Home / China / World

Russia vote will stand: Putin aide

China Daily | Updated: 2011-12-13 07:10

 Russia vote will stand: Putin aide

Supporters of Russian Prime Minister Vladimir Putin take part in a rally in central Moscow on Monday. Election fraud claims reported by Russia's opposition will not alter the outcome of this month's disputed parliamentary polls, Putin's spokesman said. Alexander Nemenov / Agence France-Presse

Russia vote will stand: Putin aide

MOSCOW - Russian Prime Minister Vladimir Putin's spokesman said on Monday the results of contested parliamentary polls will stand despite street protests and a probe by the election authorities.

"Even if you add up all this so-called evidence, it accounts for just over 0.5 percent of the total number of votes," Putin's spokesman Dmitry Peskov said.

"So even if hypothetically you recognize that they are being contested in court, then in any case, this can in no way affect the question of the vote's legitimacy or the overall results," Peskov said.

His comments followed an order from President Dmitry Medvedev for election officials to look into reports of vote-fixing after the ruling party's narrow victory sparked the largest protest rallies since the 1990s.

Saturday's demonstrations near the Kremlin saw more than 50,000 people defying the outcome of Dec 4 elections that were widely seen as a litmus test for Putin's planned return to the presidency next year.

The rallies have put Putin under political pressure and suggested that his path back to the Kremlin in March elections may be thornier than originally thought.

Putin himself stayed out of the public spotlight over the weekend and was scheduled on Monday to officially launch a new reactor at a nuclear power station in the central Russian region of Tver.

But Medvedev on Sunday responded to the demonstrations by announcing the launch of an inquiry into the violation reports.

"I disagree with the slogans and declarations made at the meetings," Medvedev wrote in his Facebook account.

"Nevertheless, I have issued instructions to check all polling station reports about (failures) to follow election laws," Medvedev wrote.

Medvedev's conciliatory remarks were met by a flood of ridicule on his Facebook page and quickly rejected as insufficient by both the liberal opposition and the Communist Party, the new parliament's second-largest bloc.

"We do not trust Medvedev's words," Communist Party Secretary Sergei Obukhov said in an interview with AFP.

"The Communist Party is using every legal resource available to contest these vote results."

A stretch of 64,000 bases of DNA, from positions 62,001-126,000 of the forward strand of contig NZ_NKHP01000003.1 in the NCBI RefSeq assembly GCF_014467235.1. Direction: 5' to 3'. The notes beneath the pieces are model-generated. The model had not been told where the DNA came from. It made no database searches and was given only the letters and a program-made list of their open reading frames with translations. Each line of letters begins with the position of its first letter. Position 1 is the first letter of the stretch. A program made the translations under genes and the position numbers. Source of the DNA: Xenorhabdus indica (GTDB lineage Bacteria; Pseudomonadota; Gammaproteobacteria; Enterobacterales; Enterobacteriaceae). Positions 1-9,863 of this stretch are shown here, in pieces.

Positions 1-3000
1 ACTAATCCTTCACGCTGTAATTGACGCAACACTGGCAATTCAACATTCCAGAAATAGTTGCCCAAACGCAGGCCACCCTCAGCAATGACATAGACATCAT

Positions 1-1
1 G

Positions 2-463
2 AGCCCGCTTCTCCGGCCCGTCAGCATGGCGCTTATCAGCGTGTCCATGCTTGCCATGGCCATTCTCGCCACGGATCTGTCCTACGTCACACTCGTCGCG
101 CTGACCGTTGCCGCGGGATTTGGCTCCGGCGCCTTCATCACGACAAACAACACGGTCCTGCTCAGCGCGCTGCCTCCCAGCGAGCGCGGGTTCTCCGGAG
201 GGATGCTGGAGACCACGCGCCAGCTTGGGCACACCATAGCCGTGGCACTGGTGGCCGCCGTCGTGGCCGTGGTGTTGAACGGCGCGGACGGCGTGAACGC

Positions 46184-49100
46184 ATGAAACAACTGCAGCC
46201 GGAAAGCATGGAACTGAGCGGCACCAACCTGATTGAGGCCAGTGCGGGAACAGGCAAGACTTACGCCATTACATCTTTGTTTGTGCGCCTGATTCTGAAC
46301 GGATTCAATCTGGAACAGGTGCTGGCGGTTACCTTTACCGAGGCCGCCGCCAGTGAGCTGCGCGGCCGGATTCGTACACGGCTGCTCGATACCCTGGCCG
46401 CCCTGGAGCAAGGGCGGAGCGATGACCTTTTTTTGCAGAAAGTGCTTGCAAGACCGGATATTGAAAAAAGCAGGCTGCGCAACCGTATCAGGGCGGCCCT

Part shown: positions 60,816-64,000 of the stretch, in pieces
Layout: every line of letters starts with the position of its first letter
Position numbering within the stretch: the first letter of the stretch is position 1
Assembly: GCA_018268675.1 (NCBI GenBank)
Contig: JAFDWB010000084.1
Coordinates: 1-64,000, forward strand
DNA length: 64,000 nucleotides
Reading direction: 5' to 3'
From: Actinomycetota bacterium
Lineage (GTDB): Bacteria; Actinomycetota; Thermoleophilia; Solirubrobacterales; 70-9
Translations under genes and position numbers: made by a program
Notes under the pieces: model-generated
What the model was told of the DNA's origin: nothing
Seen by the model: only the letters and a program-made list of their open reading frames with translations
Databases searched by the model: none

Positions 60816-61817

Rally organizers have already promised to return to the same Moscow square en masse on Dec 24 and possibly hold smaller rallies at various locations before then.

A coalition of liberal and nationalist groups on Monday asked the Moscow mayor's office to sanction the Dec 24 rally for up to 50,000 people just steps away from the Kremlin.

City authorities had until the middle of the week to respond.

Pro-Kremlin youth groups meanwhile were due on Monday to stage their own mass gathering in central Moscow under the slogan "Glory to Russia!"

In previous gatherings, Russian youth groups have demonstrated public support for Kremlin rule and the United Russia party that retained a narrow majority in parliament.

Tycoon to challenge

Russian metals tycoon and US basketball team owner Mikhail Prokhorov said on Monday he intended to challenge Putin in next year's presidential elections.

"I have made the most serious decision of my life. I am running for president," Prokhorov told reporters.

The owner of NBA's New Jersey Nets basketball team had previously made a short-lived effort to challenge Putin's United Russia party in this month's parliamentary elections.

He later resigned from his own party following an internal power struggle that he blamed on the Kremlin. The Right Cause party finished with less than 1 percent of the vote.

The Polys Gold metals miner chairman - consistently ranked as one of Russia's top five billionaires by Forbes magazine - was in 2010 estimated to have a fortune of $18 billion.

Agence France-Presse

Editor's picks
Copyright 1995 - . All rights reserved. The content (including but not limited to text, photo, multimedia information, etc) published in this site belongs to China Daily Information Co (CDIC). Without written authorization from CDIC, such content shall not be republished or used in any form. Note: Browsers with 1024*768 or higher resolution are suggested for this site.
License for publishing multimedia online 0108263

Registration Number: 130349